I missed "The Infinite Dial 2011:
Navigating Digital Platforms" presentation yesterday. It's become a radio industry standard for data about online and media consumption. That I missed it means nothing, though. I leaned back and viewed the complete report this morning. (Links Below)
If you are a manager in the radio industry, drop by at your convenience.
Watch as Arbitron's Bill Rose and Tom Webster, from Edison Media Research, step you through a well-organized discussion on consumer media moves. See broadcaster options and hurdles.
"This isn't about whether you have to get involved anymore, but how quickly you get yourself up to speed."
It's more important that you watch the Arbitron/Edison Media Research video than spend time here, so let me just throw out a short set of related stats to help place one aspect of the study in perspective - mobile.
I often say that Audio Graphics' RadioRow is our data mine. Going over the user stats at this radio station portal, 4.6% of all visitors access RadioRow using a mobile device last month. Six months ago it was 3.9%.
This chart reflects the increased number of RadioRow visitors who use a mobile device. As pointed to previously
, the most "mobile" visitors happen upon this web site on Saturdays and Sundays.
In graphing the growth of mobile devices to access RadioRow since January 1, 2010, you end up with an uptick like this.
Look at it as a percentage increase of visits for each day of the week, between 2010 and trending in 2011, and the graph shows above 50% increase each day.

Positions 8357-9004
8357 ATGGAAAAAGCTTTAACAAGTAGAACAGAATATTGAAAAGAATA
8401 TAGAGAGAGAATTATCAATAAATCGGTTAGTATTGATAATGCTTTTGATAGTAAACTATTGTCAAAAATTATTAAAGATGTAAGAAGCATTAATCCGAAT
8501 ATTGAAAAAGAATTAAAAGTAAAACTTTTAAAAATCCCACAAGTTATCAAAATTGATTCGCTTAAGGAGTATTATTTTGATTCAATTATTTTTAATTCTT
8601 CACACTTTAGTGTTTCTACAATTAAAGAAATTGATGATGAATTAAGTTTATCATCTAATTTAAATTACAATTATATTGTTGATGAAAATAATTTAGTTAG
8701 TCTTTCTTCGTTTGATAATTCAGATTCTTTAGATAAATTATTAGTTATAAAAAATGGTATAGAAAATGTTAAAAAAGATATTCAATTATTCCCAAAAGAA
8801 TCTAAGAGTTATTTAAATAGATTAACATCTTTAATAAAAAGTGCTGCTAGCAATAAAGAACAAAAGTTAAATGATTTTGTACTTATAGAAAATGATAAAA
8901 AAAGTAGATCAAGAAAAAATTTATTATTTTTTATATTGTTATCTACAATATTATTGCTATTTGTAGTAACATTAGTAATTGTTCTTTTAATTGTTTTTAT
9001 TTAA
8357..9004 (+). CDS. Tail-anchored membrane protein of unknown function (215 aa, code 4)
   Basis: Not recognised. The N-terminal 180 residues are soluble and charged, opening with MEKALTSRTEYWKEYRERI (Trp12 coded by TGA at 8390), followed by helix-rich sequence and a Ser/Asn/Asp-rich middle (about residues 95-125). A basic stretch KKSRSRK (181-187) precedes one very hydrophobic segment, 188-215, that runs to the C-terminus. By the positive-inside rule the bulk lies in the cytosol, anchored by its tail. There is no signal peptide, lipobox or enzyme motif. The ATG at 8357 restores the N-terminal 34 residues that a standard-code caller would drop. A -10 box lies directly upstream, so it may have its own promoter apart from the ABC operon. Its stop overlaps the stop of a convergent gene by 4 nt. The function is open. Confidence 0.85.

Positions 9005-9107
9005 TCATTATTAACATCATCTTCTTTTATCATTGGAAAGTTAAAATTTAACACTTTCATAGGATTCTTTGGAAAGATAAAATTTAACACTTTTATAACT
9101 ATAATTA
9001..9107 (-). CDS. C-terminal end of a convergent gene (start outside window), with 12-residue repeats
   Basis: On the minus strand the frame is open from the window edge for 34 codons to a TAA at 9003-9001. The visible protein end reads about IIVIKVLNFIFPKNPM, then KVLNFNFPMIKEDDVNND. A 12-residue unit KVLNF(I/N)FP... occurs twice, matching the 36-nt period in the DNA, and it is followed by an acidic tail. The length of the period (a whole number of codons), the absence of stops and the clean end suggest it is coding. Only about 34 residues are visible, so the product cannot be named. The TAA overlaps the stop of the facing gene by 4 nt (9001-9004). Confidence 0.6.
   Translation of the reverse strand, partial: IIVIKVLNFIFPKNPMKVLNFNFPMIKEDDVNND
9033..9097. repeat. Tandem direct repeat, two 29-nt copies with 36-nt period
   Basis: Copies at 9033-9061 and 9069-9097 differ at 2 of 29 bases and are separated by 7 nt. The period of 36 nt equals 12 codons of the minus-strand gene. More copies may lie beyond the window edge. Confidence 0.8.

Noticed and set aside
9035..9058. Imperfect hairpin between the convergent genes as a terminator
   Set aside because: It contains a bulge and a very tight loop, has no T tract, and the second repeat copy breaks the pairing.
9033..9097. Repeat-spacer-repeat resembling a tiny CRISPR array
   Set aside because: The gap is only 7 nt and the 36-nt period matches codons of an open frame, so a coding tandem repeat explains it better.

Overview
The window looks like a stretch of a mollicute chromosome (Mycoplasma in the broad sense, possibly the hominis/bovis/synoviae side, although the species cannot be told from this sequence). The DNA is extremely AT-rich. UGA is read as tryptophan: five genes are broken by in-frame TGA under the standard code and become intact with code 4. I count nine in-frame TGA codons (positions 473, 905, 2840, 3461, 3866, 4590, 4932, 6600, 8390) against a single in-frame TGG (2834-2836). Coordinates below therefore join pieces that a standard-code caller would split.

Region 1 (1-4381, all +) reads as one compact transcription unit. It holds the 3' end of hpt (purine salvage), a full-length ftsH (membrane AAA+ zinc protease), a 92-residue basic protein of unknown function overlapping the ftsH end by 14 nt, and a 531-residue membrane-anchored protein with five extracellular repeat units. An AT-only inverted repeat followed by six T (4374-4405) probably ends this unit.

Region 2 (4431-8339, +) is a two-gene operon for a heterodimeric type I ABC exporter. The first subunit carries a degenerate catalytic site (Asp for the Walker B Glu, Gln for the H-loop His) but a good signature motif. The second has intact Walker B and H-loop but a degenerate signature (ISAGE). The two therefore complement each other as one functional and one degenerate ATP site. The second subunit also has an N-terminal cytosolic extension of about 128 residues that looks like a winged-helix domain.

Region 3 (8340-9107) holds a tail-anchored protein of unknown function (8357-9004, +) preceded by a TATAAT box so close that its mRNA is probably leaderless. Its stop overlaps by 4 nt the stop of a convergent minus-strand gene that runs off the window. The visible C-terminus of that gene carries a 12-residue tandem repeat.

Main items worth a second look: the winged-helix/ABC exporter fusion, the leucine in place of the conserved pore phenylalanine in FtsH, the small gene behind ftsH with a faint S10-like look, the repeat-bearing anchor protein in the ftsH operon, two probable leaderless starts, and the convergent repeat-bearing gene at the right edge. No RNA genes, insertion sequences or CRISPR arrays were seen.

"The Infinite Dial 2011:
Navigating Digital Platforms" goes beyond mobile to update you on where the world of new media stands.
What I offered above is a nudge to say smartphones, iPads, and a host of other internet-based delivery systems are on the horizon - and the radio industry only has a few more years to respond.
A good place to start gathering data to convince yourself, or boss, that your radio station cannot sit on the sidelines any longer is found in what Tom Webster and Bill Rose have put together.
This isn't about whether you have to get involved anymore, but how quickly you get yourself up to speed. (As an aside:
HD Radio was given approximately 45 seconds of talk in this presentation, and nothing was said to induce a longer discussion.)
Just the fact that you have the ability to view this report on-demand is an indication that there's utility in new media which is making everyone's life more efficient. Download the presentation at Edison Media Reserach
See how radio fits in the new world order.